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Can a psychiatrist charge for missed visits with weeks of notice? Add to ...

The question

While it is standard for doctors to bill for visits not cancelled more than 24 or 48 hours in advance, I have a more complicated scenario. Can a psychiatrist charge for visits during a patient's summer vacation even if weeks or months of advance notice is given?

The answer

It sounds as if you are new to psychotherapy and your psychiatrist has informed you of how he runs his practice. Given that he bills the Ontario government about $150 for a 46-minute therapy session - similar to the rest of Canada; British Columbia and Nova Scotia are slightly higher at $161 and $163 respectively for slightly longer sessions - you will be faced with a hefty bill if you have to cover twice weekly sessions while on holidays. And that seems unfair.

Giving months of advance notice is very different from a patient cancelling at the last minute; a psychiatrist can't bill the health system if the patient is a no-show. But in this case, it sounds as if you have to eat the cost no matter what notice you provide, which will do little for your mental health, let alone your pocketbook.

This issue has come up with the doctor's regulatory body, which in Ontario is the College of Physicians and Surgeons. While it doesn't spell out a specific time frame in which a patient must cancel a psychotherapy session, spokeswoman Jill Hefley said in their experience the practice among psychiatrists is that patients are expected to provide one to two weeks notice, some even longer.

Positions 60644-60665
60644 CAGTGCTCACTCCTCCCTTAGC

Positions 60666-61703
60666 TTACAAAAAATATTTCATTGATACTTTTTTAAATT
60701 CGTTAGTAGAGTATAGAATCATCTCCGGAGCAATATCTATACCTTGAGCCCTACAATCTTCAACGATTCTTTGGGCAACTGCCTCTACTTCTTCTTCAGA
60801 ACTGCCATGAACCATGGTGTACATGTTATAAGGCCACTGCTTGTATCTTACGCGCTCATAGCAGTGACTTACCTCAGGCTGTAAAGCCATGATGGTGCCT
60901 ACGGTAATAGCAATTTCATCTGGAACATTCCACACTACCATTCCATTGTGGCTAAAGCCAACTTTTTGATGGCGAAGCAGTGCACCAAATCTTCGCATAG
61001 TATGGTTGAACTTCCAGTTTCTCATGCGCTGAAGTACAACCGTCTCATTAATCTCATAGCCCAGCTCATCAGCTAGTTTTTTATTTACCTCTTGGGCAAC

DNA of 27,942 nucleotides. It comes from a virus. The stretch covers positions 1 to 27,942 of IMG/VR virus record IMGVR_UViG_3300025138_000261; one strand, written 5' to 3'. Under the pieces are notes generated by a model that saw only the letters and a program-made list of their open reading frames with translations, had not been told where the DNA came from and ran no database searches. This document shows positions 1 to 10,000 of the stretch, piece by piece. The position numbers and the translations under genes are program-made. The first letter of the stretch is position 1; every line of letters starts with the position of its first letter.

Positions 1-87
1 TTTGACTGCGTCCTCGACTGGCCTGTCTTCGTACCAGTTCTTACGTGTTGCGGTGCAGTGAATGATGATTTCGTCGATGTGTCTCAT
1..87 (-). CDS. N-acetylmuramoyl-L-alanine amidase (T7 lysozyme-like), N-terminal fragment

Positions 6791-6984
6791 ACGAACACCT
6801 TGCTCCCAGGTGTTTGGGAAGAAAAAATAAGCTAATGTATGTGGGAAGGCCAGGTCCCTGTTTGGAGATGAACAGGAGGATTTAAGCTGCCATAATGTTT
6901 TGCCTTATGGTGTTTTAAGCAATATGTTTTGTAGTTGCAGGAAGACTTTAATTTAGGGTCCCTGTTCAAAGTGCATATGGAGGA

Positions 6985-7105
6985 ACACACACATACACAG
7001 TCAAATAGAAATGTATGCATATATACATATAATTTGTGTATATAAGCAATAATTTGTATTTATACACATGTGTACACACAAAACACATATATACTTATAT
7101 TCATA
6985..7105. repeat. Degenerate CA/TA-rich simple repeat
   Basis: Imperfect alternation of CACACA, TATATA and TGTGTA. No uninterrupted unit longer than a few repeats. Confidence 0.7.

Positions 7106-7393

"One would think several months is more than reasonable and in the face of a complaint, a psychiatrist would have to justify billing for a missed appointment with that much advance warning," said Ms. Hefley.

Indeed, Tina Chadda, chair of the Ontario Psychiatric Association's psychotherapy section, said billing patients for missed therapy sessions when given months of advance notice is "not terribly commonplace, but it's not totally unusual either."

With enough notice, psychiatrists can usually fill an empty slot, said Dr. Chadda, noting that "if you are a psychiatrist in a big city, you should be able to fill your time slot within a week because the demand is there."

Whatever the case, billing for missed appointments shouldn't come as a surprise. A psychiatrist will outline their policy on the matter during those first few appointments. Others give handouts to patients; some post a notice in their waiting rooms.

Dr. Chadda encourages you to talk to your psychiatrist. The issue has to do with trust and the setting of basic ground rules. Start by saying you have mixed feelings about having to pay for a missed appointment during your holidays; you are not sure you understand it and that it makes you feel anxious discussing it because you feel a power imbalance.

"I can't imagine something like this would be unresolved," said Dr. Chadda, a practising psychiatrist in Toronto.

During this discussion, you may agree to disagree. Or you may decide the ground rules are unacceptable and you want to change psychiatrists. Finally, you could lodge a complaint to the college - though I doubt that would do much for the therapeutic relationship.

The Patient Navigator is a column that answers reader questions on how to navigate our health-care system. Send your questions to patient@globeandmail.com.

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